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Lethbridge Herald Newspaper Archives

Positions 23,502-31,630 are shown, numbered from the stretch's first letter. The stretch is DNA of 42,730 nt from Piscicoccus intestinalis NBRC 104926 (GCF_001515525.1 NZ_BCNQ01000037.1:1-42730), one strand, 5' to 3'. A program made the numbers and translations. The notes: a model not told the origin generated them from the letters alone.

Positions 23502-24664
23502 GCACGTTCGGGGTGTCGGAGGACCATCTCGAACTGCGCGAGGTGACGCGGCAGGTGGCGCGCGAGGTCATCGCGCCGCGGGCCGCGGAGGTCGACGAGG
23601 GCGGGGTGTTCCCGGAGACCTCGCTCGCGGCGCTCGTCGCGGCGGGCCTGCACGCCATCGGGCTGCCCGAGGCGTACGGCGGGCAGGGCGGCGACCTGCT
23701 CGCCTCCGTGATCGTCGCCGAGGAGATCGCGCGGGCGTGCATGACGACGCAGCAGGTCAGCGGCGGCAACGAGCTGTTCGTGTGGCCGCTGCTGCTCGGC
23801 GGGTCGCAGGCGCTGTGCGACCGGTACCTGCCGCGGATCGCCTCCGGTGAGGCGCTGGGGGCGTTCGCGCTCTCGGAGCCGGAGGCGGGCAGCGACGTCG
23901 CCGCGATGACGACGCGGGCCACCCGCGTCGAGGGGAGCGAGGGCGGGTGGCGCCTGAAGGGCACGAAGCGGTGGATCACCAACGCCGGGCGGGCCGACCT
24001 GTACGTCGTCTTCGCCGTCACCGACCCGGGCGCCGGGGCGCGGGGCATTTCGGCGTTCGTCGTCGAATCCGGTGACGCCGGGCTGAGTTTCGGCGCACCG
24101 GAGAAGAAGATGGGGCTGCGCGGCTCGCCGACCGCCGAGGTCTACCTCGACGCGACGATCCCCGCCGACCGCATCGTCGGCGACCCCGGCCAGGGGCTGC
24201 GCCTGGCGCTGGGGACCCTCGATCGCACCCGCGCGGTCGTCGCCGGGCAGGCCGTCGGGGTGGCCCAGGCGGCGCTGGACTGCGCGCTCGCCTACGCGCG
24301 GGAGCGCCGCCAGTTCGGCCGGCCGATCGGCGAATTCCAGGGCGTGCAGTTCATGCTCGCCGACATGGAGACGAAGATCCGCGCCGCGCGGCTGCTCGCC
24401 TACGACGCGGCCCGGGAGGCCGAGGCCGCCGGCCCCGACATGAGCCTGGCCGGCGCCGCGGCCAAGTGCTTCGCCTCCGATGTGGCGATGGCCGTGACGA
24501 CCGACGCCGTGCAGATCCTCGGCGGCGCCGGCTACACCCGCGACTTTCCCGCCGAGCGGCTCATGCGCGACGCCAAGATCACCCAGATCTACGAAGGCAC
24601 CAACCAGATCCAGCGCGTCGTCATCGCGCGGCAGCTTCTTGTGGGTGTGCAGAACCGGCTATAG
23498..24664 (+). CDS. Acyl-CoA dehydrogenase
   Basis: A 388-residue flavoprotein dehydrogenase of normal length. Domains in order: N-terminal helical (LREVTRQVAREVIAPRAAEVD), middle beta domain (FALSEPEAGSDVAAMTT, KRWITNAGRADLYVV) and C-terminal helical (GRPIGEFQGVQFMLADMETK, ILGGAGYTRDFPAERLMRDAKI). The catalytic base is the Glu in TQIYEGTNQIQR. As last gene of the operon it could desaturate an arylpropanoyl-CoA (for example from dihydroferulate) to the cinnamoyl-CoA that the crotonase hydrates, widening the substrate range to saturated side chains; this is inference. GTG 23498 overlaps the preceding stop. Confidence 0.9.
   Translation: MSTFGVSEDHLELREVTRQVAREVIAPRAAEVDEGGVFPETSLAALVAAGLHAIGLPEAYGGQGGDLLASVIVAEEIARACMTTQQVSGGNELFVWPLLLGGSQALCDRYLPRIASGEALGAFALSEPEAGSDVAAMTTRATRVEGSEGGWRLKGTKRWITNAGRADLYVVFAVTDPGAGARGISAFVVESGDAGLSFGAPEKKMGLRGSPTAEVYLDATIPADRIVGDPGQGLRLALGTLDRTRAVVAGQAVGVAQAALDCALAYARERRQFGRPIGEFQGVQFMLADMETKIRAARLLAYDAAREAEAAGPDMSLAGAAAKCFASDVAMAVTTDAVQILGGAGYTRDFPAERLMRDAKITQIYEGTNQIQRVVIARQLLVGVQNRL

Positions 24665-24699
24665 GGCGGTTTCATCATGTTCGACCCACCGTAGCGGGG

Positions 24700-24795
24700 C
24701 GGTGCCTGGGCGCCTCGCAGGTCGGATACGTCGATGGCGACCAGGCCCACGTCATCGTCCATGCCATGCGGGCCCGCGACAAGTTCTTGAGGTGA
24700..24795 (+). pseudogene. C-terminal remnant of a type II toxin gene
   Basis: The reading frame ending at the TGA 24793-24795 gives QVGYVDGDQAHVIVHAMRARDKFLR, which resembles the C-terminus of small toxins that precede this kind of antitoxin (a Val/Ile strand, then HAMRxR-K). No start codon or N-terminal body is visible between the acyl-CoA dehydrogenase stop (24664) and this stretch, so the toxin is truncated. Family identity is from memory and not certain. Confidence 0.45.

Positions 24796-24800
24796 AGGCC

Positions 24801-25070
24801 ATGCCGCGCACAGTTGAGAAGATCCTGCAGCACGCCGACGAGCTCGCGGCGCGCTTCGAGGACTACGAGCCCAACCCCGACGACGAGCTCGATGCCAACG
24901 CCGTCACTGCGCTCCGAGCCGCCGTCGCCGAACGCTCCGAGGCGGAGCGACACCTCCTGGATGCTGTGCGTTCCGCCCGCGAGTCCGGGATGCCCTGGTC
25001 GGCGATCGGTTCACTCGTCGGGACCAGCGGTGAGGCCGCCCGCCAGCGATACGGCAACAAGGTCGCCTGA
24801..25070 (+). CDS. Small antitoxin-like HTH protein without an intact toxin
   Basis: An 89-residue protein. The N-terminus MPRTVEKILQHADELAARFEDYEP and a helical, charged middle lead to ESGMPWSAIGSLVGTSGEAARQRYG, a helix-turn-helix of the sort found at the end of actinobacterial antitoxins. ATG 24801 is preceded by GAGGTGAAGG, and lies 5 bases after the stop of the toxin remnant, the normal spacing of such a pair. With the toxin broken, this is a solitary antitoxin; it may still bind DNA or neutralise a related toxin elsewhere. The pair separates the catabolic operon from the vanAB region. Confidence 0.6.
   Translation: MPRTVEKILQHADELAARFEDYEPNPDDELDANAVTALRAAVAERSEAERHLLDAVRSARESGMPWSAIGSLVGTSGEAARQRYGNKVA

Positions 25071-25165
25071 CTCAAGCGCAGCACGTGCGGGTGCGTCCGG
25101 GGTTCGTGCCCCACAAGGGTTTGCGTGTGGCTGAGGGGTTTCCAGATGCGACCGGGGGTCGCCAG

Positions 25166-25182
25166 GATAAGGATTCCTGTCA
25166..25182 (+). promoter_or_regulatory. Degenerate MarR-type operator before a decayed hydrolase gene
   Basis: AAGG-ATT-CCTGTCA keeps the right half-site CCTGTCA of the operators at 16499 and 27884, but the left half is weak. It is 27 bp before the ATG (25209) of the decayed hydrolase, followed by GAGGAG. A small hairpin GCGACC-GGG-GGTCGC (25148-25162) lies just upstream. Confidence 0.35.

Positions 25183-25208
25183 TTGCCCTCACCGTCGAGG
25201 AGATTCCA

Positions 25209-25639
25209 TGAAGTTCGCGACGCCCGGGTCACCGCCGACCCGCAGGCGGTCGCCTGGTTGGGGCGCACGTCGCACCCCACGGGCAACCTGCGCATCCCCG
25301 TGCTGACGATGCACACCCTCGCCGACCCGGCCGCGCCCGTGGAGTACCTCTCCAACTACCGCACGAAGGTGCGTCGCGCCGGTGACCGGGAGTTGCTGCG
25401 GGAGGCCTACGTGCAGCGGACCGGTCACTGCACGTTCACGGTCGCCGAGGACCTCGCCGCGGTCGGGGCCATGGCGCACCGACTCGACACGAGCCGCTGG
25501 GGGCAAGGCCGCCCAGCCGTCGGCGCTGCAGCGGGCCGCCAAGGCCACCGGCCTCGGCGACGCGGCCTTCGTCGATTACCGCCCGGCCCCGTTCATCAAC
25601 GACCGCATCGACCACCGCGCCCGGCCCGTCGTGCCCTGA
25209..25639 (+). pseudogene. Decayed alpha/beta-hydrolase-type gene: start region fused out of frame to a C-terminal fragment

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Lethbridge Herald, The (Newspaper) - April 2, 1974, Lethbridge, Alberta The Lethbridge Herald Local MM SECOND SECTION Albtna, Tuwday, There's an explanation but... nobody told the elevator man Whiskey Gap cars loaded, waiting Woodwards waiting for quality hotel Arrangements still independent oTtCkHt ;rf'1 hotel in the Woodward Stores' Letnbrtdgt Centre project. But Woody McLaren, director of special projects for Woodward's said in a telephone interview from Vancouver Monday a major hotel chain is interested and is having an Mr. McLaren taid Woodward's had been approached with offers to htukJ a "cheaper" hotel on the project site, hut had turned them down. "We're InaUtiag it be of the-same quality and calibre as the rest of the development or we won't put it in." he said. "You doo't need a cbetp hotel hi Mr. McLaren added that the land on which the hotel is to be built is beinf left vacant and the hotel coukJ beadded to the development at any time. The. rest of the development including the office tower and high-rise apartment is under construction and on schedule, be said. The hotel Is alatod for the north end of the rite 4th Avenue S. vest of the office tower at the corner of 4th Avenue and 4th Street. Development of the hotel will depend OB signing of a lease, Mr. McLaren said, because every hotel chain has different specifications for iU hotels. "We left it vacant rather than building and then having to make he saU. Mr. McLaroa atoo MM Woodward's is not jwt Pf-etttag leases for to the mall that to part of the project because coats which will hi toeav rates are still being determined. The majority of the LethbridM Centre project is scheduled for completion in the fall of 1975. By MICHAEL ROGERS Special to The Herald Grain cars that are loaded with wheat and have waited more than a month to be hauled to Lethbridge from Whisky Gap, 60 miles southwest of here, will sit idle for at least another week. Earl Olson, spokesman for CP Rail, told The Herald Monday the line into Whisky Gap has been closed because of snow and ice in low spots on the tracks. Mr. Olson in a telephone interview said the the six cars will be moved as soon as Gas co-op program expanded Herald Legislature Bureau EDMONTON Southern Alberta irrigation farmers can now apply for grants and loans to install natural gas to power their sprinkler systems, Roy Farran, minister of telephones and utilities, announced in the legislature Monday. The extension of the government's rural gas plan to cover non-heating uses could cost up to million. Outside the legislature, Mr. Farran said that southern farmers had derr.ohsfraTed to him that non-heating uses of natural gas had to be included in their applications to establish co-operatives. Many areas were too sparsely populated to make it economically feasible to establish just a home-heat co- op. The minister said earlier that the program was not intended to get gas to every field but after his announcement Monday, he said the extension would help strengthen the economy. These are the new regulations A farmer can obtain one grant and one loan to install gas for an agricultural use on an unoccupied parcel other than the home quarter section or parcel It must be a sepaate tap', not an extension from the homestead. Loans and grants for all occupied homesteads on other than the home quarter section will now be given. -Any co-operative may borrow on behalf of a member requiring third or further service up to under the same terms as the guaranteed loan of Grants for further service would be allowed by special permission of the minister. Extraordinary heavy users such as Hutterite colonies may qualify for up to five loans and grants per colony. Non-heating uses of natural gas include powering irrigation systems, running grain dryers and pumps of various kinds. weather and track conditions permit. "This is why we have been trucking grain to Lethbridge. Whisky Gap is not an isolated incident, we don't know bow lone it will take to get the grain he said. Mr. Olson said the grain at Whisky Gap, destined for Vancouver, has been waiting to be pulled out since March S. He also said there was one other car at Woolford, 15 miles northwest of Whisky Gap. The elevator manager at Whisky Gap told The Herald the cars were brought down Feb. 24 and all six were loaded and ready by Feb. 26. He said he has asked CP Rail why they haven't hauled the grain out but "you can't find out anything. I've asked and they say they don't know "This happens all the claimed the elevator manager, "I've been here six years and its' been going on ever since I've been here." He said section crews have been to Whisky Gap six times since the cars were loaded to clean out the crossings. "The Friday after the cars were loaded a diesel came in and plowed the snow off the tracks and went back empty." Mr Olson said that diesel had a snow plow on the front and wasn't equipped to bring out the cars. "A lighter diesel would be needed to haul the grain because the tracks on the branch lines are made of lighter Mr. Olson said. "A diesel can't just go in to plow put snow and pick up cars just because they are there There has to be orders issued. There has to be an orderly he said. A spokesman for Alberta Wheat Pool in Calgary said the railways are going to be concentrating their work on the main lines and those that aren't threatened with snow drifts or floods. He said hauling grain may not be the railways' best paying enterprises and "perhaps it's not economical for them to go into Whisky Gap to pick up those few cars Justice Minister Otto Lane, who is responsible for the Canadian wheat board, said recently temporary closures would affect some of the grain producing areas, leaving the railways free to concentrate on lines that are not blocked by snow or likely to be hit by spring floods. But even after the snow and water are gone the line may" be kept closed longer, Mr. Lang said, so that the maximum amount of grain can be moved Mr Lang said the government will buy another 4.000 hopper cars to move the gram "in the equipment in which it really ought to move But back in Whisky Gap there are still six cars full of grain that aren't moving and the elevator manager still doesn't know why. "Here you've got the government buying new cars and spending millions of dollars to fix up the old cars and I've got these cars full of grain just sitting said the puzzled elevator manager, who asked not to be named. Irrigated acreage may double in 10 years Herald Legislature Bweau EDMONTON The province hopes to double to 1.6 million acres the amount of land under irrigation in Alberta, within 10 years. Depending on the availability of water, it .is hoped that another five million acres can be under irrigation In the long-term, a legislature committee waa told Monday night. "I hope people in the irrigation districts will accept the challenge of growing things that can't be frown anywhere else In Western Agriculture Minister Hugh Homer told the committee considering his estimates. Efficient rotary sprinklers, removing the necessity to depend on gravity alone, and a natural gas provision program would help spread Irriaptkw, he said. Dr. Homer also toW the committee the province U providing ia to smaller irrigation districts to adopt the more efficient techniques of larger districts. Waiting A long line of CP Rail cars, including 31 stand- ard boxcars, has been sitting idle at the Mekastawe Pit, three miles northwest of Fort Macleod. CP Rail officials say all the cars are waiting for repair. There are only two cars which would be suitable for hauling grain if repaired. The grain cars coultt qualify for the federal government repair program. Under this program, announced 10 days ago, 50 cars have been repaired at the Calgary depot. BILL QHOENEN photo raised for mental health Local mental health canvassers raised about Monday night and are conficent final returns for the residential canvass will surpass the objective. A spokesman for the local branch of the Canadian Mental Health Association said today 400 canvassers spread out around Lethbridge Monday night, and a few will complete their rounds tonight. The residential canvass officially completed the organization's first local independent fund-raising drive which kicked off last week with a business canvass. Indians seek better radio time Indian News Media in Standoff, and three Southern Alberta radio stations will begin discussions next week on improving radio service to native people in the .area. The organization's radio produces weekly tapes for broadcast over CHEC Radio, CJOC Radio, and CFAC Radio in Calgary, will be asking the stations to increase the time alloted for the programs and to change the time slots provided to increase the audience. There have been complaints that the 30-mmute programs on CJOC and CHEC are on too early in the day.Les Healy, executive director of Indian News Media, said Monday. The program is broadcast on CJOC at 7 a.m. Sunday and on CHEC at a m Sunday. In addition, Mr. Healy said, both stations will be asked to carry 60-mmute programs, instead of the present 30- minute shows. Mr. Healy said there is no complaint with the time slot provided by CFAC Calgary but that station will be asked to carry a 30-minute program. CFAC now broadcasts a 15- minute program at p.m. Sunday. Universities claim they know where it's at pulled down our ivory towers' The days of the uni- versity thinking it is separate and apart from society are over Ad- vanced Education Min- ister Jim Foster. By JIM GRANT Herald Staff Writer Second of six Universities are not responsive enough to the interests of society. The business community, elected representatives, the department of advanced education and other groups and individuals have all made that charge in the 1970s. But they all have failed according to the to explain how the universities weren't being responsive to society. Some people in Alberta's universities believe there are two reasons "unfounded accusations" have and are being made against universities. First, they say, some "political-types" believe it is popular to label universities as elitist organizations operating in ivory towers because the public doesn't understand the role of universities in society. Second, the universities perform a social role that distinguishes them from other institutions that of being a centre of informed criticism in society. The president of the University of Calgary, A. W. R. Carrotbers, says the search for truth can be a disruptive exercise that can anger certain segments of society who may then attempt to get back at the university by accualng it of not being responsive to the needs of society. The majority of people the need for aodi a critic and support It. Bat thert is a need for a, "buffer" between the government and the universities In order to protect them from the "outcry" of those that have been criticized, Dr. Carrothers said in a Herald interview. That would prevent those criticized from putting political pressure on their elected representatives to interfere with the autonomy of the universities as a measure of getting even, another academic suggests. The universities contend they don't have that "buffer" since the Universities Commission was replaced by the department of advanced education. Could political pressure be the reason the.department of advanced education is being more restrictive with funding to the universities? Jim Fester, minister, told The Herald the Alberta Chamber of Commerce has expressed concern about the universities and he has i often found himself defending the university when speaking at public gatherings. Mr. Foster says it is unfortunate "there are some real mixed views" about university education. He still claims "Joe citizen is for less and less autonomy" for universities. The days of the ''university thinking it is separate and apart from society are over." It must begin to inform the public about what it's doing so its role is more clearly understood, Mr. Foster feels. Public interest-there's no such thing. Most people couldn't be con- cerned less about uni- versities. Professor Grant Davey. R. G. Baldwin, University of Alberta dean of arts, says "no one araead ben (U of A) to arrogant, aa was the case 10 yean ago." There to absolutely ;'no desire to llvt hi an Ivory tower." He also qnestions any suggestions from the government that the university is not responsive to society. Dr. Baldwin believes the universities are in as good a position to read public opinion as the government is. The universities have representatives from the community on their boards of governors and senates and the students also represent public opinion from various regions of the province, he explains. The president of the U of A faculty association is irritated when he hears elected representatives talk about universities not acting in the interests of the public. "Public interest there isn't such a thing as the public Grant Davey insists. "Unless you survey the public's opinion on sin or motherhood, there isn't such a thing as a public interest. Most people couldn't be concerned less about universities." The universities claim it has been the parents and students and not the department of advanced education who have articulated a need for change in the university by looking to alternatives to university education such as offered in college and trade schools. They also claim they have changed to become more responsive to the changing needs of society. However, the department says they haven't been changing quickly enough. Dr. Davey warns against creating programs in a hurry and reacting immediately to .community pressure. University programs must continue to be planned to provide long-range benefits to society, he says. By asking universities to become involved in short-term research projects, the department is "asking unrvenities to do some things that could be baat done by other anas of society." tie U of A academic vice- president, Wlllard Allen, maintains "universities don't pretend to offer all 'the educational opportunitiei that you'll ever need." Dr Allen also doesn't believe the universities are in competition with other institutions for students. But, he says, the government has been fostering conflict between the two types of institutions and the department of advanced education has been highlighting the few problems the post-secondary institutions have had in dealing with each other. Professors don't have it easy. Their average work week is about 50 to 55 hours. U of C Vice President Finn Campbell. The department of advanced education agrees that the universities can't be all things to all people. The department's deputy minister, Walter Worth, said in Lethbridge last month, that since one institution can't hope to meet the specialized needs of the students and society a whole system of post-secondary institutions had to be developed. That is why, Dr. Worth said, large-scale planning is needed to co-ordinate the operation of the institutions so they are more reflective of the public interest, more rational in development and more careful in husbanding resources. Dr. Davey says the only indication he has received of what Dr. Worth was referring to as the public Interest was In the area of applied research in the oil If he is jaying the universities haven't been Involved in oil sand research, he U badly mistaken, Dr. Davey suggests. Toe U of A "was Involved in such research long before Wally. (Worth) was he added. university communities also become very edgy when people within the department of advanced education and the public project the attitude that university faculty members do not work hard. The U of C Academic Vice- President Dr Finn Campbell, says the attitude is completely unfounded. Professors, Dr Campbell says, work on the average about 50 to 55 hours a week. About 22 hours of that time is spent instructing which is split between in-the-classroom contact with "t-.idents and assisting students after and between classes. The professor is kept busy about 10 hours a week with curncular design and administrative duties. That leaves 18 to 23 hours a week for preparing reports, correcting papers and research. The uncertainty of tLe government attitude toward universities, the fear that their role will he limited to job training, the charges of overspending and the accusations that universities are not earning the money they're being paid, has created A situation in which faculty members don't feel at home in the community, a university administrator says. Dr Campbell, says it has also created a situation in which universities don't "have a good opinion of themselves anymore." He feels the present university atmosphere could cause some staff members to attempt to convince students that a society that is against Intellectual thinking "is wrong." It is a difficult situation for some staff members and the U of C has people from 10 to countries on staff to adapt to a new community. And it even becomes more difficult U they think the public ia against them, Dr. Campbell says. That is why Jim Foster, minister of advanced education, "should be as honest as be can be with these people." W. R. Uoroh, pwtMent U of C faculty association, agrees. The guvtinment should say what it Is dotaf and what It it going to do and inform university faculty that "universities are not on the bottom of the totem pole." ;